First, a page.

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Old 05-10-2015, 01:04 PM   #11
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I have not had issues at all with the DEF, I only notice the regen when the truck is at idle and it will be 200 or so rpms higher.Most of our daily driving is short trips.I get a message in the DIC when I have 1000 miles to empty on the DEF so running low and going into limp mode is really not a issue.
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Old 05-10-2015, 01:54 PM   #12
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So traveling on the highway for hours I am not faced with a regeneration? Regeneration just happens when it is needed and I don't need to do anything but keep DEF in the tank. I thought will traveling I might get a regen request buy the symbol coming up on the dash.
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Old 05-10-2015, 02:10 PM   #13
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As the DEF system is part of the mandated emissions control it is all automatic as to operating at the correct time(s). You will not even be aware of when it is operating.

The DEF Diesel Exhaust Fluid system is separate from the DPF Diesel Particulate Filter. The DEF is injected/metered. The DPF gets regeneration cycles. Both are automatic.

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Originally Posted by BlueTec
BlueTec® SCR Emissions Technology
BlueTec is a complete emissions system that combines exhaust gas recirculation (EGR), selective catalytic reduction (SCR), diesel oxidation catalyst (DOC) and the diesel particulate filter (DPF) to efficiently meet the EPA 2010 emissions standards. BlueTec treats the exhaust gases downstream of the engine instead of requiring complex changes under the hood. It does this by injecting a small amount of diesel exhaust fluid (DEF) into the exhaust stream. DEF reacts with the NOx in the SCR catalyst to form nitrogen and water. Then, the nitrogen and water, safe elements in the air we breathe, are released into the environment.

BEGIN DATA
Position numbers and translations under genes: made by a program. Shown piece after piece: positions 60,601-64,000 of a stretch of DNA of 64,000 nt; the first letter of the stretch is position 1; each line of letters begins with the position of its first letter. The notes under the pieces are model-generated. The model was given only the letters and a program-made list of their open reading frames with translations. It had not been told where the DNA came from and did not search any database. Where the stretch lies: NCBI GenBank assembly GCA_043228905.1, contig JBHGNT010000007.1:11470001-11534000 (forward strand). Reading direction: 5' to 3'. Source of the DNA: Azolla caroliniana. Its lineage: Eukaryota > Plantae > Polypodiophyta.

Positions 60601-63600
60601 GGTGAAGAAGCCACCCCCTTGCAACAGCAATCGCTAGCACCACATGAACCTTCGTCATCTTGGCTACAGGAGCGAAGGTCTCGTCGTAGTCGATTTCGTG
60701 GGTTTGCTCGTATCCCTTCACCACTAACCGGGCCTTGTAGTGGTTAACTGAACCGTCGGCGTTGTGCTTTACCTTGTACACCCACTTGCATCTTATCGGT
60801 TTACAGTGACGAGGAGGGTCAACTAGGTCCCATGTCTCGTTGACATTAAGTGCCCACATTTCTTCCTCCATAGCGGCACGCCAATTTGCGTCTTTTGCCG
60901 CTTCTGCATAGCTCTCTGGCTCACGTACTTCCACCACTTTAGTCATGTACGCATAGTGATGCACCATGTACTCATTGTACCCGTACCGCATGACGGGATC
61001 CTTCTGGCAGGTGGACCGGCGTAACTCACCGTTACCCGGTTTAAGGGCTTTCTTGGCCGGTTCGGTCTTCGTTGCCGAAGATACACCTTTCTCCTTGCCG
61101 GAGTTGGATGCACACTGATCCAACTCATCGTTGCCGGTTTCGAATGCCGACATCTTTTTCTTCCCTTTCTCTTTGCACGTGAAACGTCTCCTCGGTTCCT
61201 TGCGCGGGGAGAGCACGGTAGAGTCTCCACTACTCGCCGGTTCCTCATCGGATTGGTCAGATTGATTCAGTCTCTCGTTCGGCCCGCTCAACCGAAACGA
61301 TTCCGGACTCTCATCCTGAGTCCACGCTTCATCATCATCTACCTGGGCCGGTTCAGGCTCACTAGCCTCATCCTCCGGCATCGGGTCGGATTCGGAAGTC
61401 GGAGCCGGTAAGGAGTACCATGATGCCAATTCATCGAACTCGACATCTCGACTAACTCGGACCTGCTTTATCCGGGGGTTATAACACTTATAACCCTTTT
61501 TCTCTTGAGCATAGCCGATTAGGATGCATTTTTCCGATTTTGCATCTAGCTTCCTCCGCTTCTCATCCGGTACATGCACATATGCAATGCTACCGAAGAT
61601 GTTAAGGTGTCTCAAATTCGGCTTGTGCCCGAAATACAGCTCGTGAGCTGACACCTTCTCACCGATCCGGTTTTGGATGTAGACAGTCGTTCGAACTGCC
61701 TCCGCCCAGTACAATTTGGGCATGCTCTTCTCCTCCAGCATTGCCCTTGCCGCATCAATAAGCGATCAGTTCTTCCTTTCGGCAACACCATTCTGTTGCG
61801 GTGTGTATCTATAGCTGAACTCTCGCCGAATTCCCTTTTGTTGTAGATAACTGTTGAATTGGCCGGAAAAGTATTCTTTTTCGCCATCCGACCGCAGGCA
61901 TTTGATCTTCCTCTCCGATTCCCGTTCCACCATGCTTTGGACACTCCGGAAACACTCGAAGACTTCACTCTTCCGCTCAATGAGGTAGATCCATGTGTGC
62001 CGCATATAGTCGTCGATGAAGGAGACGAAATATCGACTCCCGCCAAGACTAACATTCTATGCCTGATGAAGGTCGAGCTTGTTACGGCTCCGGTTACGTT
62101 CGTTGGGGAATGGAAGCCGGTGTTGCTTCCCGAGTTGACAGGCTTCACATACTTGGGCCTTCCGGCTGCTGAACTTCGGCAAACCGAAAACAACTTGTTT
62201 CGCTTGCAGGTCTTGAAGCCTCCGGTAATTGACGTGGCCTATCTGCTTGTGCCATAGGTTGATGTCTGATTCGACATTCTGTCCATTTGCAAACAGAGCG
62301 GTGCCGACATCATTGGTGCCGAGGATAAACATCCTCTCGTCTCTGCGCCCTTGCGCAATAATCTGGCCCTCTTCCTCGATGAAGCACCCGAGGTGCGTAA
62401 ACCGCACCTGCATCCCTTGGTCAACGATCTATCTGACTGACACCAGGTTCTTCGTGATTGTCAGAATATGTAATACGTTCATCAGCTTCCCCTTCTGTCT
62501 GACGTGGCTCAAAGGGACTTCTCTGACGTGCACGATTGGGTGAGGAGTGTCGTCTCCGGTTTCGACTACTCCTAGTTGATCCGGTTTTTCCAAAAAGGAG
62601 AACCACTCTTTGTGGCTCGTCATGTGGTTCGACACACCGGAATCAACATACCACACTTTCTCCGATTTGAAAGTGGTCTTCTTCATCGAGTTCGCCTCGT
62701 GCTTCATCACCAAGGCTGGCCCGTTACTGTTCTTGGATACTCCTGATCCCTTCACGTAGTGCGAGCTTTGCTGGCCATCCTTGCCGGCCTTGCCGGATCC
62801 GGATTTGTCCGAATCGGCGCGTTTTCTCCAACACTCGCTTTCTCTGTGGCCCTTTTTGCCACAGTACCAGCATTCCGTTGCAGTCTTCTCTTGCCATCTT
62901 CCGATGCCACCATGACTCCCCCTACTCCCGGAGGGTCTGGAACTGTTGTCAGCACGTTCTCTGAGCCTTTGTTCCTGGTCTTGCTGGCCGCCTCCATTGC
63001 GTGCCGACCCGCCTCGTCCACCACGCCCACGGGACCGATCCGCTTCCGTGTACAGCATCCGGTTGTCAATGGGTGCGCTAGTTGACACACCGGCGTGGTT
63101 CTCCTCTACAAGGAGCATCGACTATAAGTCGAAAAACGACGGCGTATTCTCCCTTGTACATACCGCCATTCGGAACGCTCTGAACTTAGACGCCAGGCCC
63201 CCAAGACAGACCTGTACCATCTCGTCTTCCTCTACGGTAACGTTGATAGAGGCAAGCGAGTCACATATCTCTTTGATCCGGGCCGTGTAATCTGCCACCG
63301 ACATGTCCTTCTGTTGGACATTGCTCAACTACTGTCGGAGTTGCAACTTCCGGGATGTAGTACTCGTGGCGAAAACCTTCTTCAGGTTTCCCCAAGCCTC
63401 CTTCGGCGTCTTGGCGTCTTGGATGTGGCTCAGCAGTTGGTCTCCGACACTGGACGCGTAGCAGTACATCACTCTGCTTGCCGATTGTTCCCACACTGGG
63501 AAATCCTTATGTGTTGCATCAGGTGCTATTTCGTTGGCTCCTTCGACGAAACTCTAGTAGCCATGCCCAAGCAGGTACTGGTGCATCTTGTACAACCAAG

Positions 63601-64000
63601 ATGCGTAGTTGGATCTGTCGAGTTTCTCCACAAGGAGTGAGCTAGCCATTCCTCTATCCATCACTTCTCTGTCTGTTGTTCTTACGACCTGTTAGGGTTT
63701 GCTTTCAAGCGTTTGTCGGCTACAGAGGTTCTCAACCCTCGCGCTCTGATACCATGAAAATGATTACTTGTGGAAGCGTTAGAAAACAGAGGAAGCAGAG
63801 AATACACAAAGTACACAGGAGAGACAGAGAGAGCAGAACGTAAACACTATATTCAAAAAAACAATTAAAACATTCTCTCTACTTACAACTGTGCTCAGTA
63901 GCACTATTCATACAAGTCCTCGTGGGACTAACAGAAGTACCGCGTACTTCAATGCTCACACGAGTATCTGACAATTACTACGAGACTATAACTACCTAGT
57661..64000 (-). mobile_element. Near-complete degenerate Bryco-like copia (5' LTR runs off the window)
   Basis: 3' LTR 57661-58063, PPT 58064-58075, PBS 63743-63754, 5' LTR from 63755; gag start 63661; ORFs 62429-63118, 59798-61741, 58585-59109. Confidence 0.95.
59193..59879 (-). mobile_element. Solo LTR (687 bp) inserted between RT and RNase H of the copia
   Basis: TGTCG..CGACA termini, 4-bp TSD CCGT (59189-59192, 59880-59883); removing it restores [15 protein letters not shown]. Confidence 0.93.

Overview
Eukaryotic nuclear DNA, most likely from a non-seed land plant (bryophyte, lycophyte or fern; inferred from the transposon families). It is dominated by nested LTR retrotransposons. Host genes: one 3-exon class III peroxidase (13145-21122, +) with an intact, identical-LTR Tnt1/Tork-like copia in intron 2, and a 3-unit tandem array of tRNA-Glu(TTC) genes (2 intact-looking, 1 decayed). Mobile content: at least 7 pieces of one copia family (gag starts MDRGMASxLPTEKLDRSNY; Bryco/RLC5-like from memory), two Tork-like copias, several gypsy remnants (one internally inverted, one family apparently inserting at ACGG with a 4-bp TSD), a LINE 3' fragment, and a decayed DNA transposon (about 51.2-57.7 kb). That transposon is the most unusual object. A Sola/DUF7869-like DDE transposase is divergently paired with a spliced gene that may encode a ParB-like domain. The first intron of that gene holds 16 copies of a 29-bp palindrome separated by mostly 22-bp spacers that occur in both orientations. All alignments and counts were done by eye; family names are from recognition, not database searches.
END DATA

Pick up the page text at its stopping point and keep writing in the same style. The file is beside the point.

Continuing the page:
https://www.demanddetroit.com/perfor...emissions.aspx

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Originally Posted by richard66 View Post
...I thought while traveling I might get a regen request buy the symbol coming up on the dash.
The only operator response necessary is to fill the DEF tank when you get a low DEF indicator on the dash. Should the system fail that will also generate a dash warning. Other than that it should just cruise along.

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Old 05-10-2015, 07:25 PM   #14
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Thanks for all the great information.
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Old 05-10-2015, 08:48 PM   #15
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Since I teach this topic to dealer techs for my employer, let me give a quick clarification.

DEF has a definite shelf life and you would be wise to carry your own, but don't buy huge quantities so you have quality DEF to use. Be careful with it and store it in plastic containers with tight fitting, leak-proof lids. It will quickly corrode any metal it comes in contact with. There are kits to test the DEF quality, but I'm sure you don't want to do that at a fuel station. The advice was good when you were told the DEF at a fuel station is questionable - unless you are familiar with their practices. Fill your DEF tank when it gets low so that the DEF doesn't sit in the tank too long. But don't let it run out. Your engine performance will be derated, and eventually won't be able to be restarted (until the code is cleared by a dealer tech) if you let it run out enough times. So be vigilant.

DEF was introduced for on-highway diesel engines a few years back, as the best technology so far for meeting the EPA's Tier 4 Final emissions regulations. Tier 4 Interim introduced the DPF (Diesel Particulate Filter) and EGR (Exhaust Gas Recirculation), about 2004.